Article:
Last Friday, I posted that award-winning author Jacqueline Woodson, who also happens to be a queer mom of color, had been named National Ambassador for Young People’s Literature. She was inaugurated yesterday by the Librarian of Congress, Dr. Carla Hayden. Watch the video, which includes a speech by Woodson in which she thanks her partner and their children, and a conversation between Woodson and Hayden.
Woodson talks with Hayden about the importance of seeing oneself reflected in what one reads, her origins as a writer, reading in the age of technology, and more.
In her solo speech, Woodson said, “I am thankful to to my amazing family: my partner Juliette, our children Toshi and Jackson Leroy.” She also delves more deeply into her motivations as a writer:
The idea of waking up every day and being unhappy with the work you’re doing was heartbreaking to me and so I honed the thing that I felt was my brilliance and worked at it until it became the thing I wanted it to be in the world, the stories I wanted to tell, and I think everyone has that; everyone has that thing that they’re really good at, that they really love doing, and our work as adults is to not kill that fire. Your work as young people is to not let that fire get murdered, and then we get to see all of that brilliance in the world in a way that transforms it and transforms us.
She gives us, too, an image of hope, saying, “There is magic in this moment we’re living in now—there is so much possibility.” She tells the young people in the audience, “that power to create change is in your hearts, in your heads, in your hands.”
As national ambassador, she said:
My hope is to begin conversations our country is hungry, but ofttimes afraid to have…. My hope for the next two years is that we come together in many rooms to talk, that we meet the authors halfway and talk about what our hopes are for the future…. that we find the books that tell the stories we need to hear and use those stories to write the next chapter in this country’s history that we remember there was a time when people were not allowed to learn to read because reading led to freedom.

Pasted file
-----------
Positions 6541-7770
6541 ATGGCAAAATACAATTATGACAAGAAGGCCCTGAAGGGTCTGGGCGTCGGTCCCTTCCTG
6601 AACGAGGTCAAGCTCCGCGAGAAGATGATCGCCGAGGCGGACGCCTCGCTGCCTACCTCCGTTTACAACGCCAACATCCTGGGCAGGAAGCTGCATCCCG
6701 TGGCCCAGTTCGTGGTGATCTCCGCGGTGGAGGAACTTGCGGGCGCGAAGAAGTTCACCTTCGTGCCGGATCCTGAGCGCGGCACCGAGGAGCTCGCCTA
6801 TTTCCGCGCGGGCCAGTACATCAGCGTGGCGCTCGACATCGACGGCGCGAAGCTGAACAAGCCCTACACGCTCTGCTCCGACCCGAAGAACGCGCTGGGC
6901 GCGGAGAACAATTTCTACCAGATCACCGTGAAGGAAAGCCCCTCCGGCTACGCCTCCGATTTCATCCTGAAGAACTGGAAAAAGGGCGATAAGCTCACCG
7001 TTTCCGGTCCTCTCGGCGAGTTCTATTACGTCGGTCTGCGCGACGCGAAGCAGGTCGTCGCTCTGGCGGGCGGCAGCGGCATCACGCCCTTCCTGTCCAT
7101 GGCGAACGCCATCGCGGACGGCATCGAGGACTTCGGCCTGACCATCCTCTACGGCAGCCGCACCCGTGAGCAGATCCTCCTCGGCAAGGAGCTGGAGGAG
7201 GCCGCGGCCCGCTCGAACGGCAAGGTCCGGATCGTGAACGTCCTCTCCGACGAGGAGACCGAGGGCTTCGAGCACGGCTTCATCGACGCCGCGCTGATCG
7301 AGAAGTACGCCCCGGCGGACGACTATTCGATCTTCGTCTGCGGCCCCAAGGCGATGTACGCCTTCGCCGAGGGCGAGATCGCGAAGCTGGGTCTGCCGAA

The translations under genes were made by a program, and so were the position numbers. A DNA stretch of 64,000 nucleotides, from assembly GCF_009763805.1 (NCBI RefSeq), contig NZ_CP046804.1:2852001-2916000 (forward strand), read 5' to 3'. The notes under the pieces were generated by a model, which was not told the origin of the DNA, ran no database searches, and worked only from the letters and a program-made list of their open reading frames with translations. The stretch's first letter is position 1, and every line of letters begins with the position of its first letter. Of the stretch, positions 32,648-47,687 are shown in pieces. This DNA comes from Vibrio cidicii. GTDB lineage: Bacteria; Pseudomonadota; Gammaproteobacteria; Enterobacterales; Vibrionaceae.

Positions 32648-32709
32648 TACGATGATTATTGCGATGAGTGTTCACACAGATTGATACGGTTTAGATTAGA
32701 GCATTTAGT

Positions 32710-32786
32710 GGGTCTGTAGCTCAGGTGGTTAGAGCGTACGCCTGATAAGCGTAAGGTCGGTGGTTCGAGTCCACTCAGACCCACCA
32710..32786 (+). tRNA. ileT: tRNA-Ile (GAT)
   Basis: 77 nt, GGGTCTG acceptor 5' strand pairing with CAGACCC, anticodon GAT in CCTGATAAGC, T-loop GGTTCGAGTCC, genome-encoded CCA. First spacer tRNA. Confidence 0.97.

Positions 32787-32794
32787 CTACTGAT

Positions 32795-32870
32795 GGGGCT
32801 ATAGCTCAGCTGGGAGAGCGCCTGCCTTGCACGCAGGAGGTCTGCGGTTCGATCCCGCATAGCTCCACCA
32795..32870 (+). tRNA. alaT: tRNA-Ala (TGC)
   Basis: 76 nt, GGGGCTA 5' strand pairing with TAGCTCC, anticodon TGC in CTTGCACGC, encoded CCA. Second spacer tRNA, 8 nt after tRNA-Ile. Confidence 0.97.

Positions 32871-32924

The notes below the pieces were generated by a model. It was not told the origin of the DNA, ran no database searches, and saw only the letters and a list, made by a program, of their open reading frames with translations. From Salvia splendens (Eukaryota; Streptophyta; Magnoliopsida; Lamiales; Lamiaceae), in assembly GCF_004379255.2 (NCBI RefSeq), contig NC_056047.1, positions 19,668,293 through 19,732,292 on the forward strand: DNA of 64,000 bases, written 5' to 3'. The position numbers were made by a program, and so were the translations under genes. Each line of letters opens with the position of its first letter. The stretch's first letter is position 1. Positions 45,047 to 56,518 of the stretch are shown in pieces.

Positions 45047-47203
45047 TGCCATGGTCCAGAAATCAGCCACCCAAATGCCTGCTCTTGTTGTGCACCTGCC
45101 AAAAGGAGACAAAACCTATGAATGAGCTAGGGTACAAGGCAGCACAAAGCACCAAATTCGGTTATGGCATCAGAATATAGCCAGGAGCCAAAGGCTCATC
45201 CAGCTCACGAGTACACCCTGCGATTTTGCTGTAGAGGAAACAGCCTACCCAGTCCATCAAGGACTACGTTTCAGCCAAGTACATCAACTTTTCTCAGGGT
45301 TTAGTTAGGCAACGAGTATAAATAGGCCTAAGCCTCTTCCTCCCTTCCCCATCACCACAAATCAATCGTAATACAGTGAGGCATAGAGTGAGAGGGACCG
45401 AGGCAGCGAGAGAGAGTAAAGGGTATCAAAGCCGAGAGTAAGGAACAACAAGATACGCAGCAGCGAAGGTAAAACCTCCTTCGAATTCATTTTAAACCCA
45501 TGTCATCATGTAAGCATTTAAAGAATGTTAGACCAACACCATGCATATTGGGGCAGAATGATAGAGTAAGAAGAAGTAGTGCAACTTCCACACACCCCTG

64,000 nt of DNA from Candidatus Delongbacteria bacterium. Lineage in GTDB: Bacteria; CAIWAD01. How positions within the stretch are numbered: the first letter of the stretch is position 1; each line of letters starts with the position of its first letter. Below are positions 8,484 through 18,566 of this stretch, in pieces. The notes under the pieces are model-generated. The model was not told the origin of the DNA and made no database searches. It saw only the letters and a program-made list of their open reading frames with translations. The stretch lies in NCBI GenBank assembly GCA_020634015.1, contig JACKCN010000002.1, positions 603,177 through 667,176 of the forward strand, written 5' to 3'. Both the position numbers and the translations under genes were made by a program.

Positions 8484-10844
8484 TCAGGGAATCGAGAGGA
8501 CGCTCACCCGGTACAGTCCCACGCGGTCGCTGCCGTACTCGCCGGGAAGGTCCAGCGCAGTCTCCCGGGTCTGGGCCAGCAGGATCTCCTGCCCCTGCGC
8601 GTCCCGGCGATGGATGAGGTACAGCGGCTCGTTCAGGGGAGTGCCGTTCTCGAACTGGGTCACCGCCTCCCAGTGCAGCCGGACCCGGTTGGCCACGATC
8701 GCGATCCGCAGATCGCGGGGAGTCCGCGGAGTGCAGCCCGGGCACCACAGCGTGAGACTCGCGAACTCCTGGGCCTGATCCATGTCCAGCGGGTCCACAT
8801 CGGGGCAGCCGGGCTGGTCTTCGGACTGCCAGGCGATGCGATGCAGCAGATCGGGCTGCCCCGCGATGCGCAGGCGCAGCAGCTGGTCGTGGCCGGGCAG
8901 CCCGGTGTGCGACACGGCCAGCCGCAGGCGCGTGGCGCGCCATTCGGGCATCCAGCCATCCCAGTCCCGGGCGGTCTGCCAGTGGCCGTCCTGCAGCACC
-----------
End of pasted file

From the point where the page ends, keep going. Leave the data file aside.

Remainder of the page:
I can’t do justice to the entire speech since Woodson’s way with words is (as always) extraordinary, so please go watch it yourself. The full video is rather long; here’s a quick guide:
- 0:00 Introductory remarks from Lee Ann Potter, Director of Educational Outreach at the Library of Congress; Dr. Hayden; and Carl Lennertz, Executive Director of the Children’s Book Council.
- 23:00 Remarks by author Gene Luen Yang, the outgoing National Ambassador for Young People’s Literature, including an overview of Woodson’s accomplishments.
- 30:00 Conversation between Woodson and Hayden.
- 44:50 Woodson’s speech.
- 59:00 Questions.
Let’s also take a moment to reflect on the how great it is that even under the current federal administration, a queer mom of color was named to a position of national visibility and responsibility by a federal official and thanked her same-sex partner publicly during her inauguration.
Not that the current administration had much to do with this. Hayden was nominated by President Obama and approved by the Senate in 2016; her term of office is 10 years. And the appointment was made by the Librarian of Congress in partnership with the Children’s Book Council, the nonprofit trade association of children’s book publishers in North America, and Every Child a Reader, a literacy charity. Still, Hayden’s appointment of Woodson lends credence to my longstanding suspicion that librarians are magical creatures with a secret mission to improve the world.
She and Hayden also seem to have a bond. “I’ve been a fan of Miss Woodson’s for a long time,” said Hayden.
Woodson in return called Hayden, “My sister from another mother and history maker.” (Hayden is the first woman and first Black American to hold the post, and the first professional librarian appointed to it in over 60 years.)
Woodson is a spectacular author who creates believable, complex characters and has a keen eye for how social systems impact individual lives. If you have not yet read any of her works, I encourage you to do so now.
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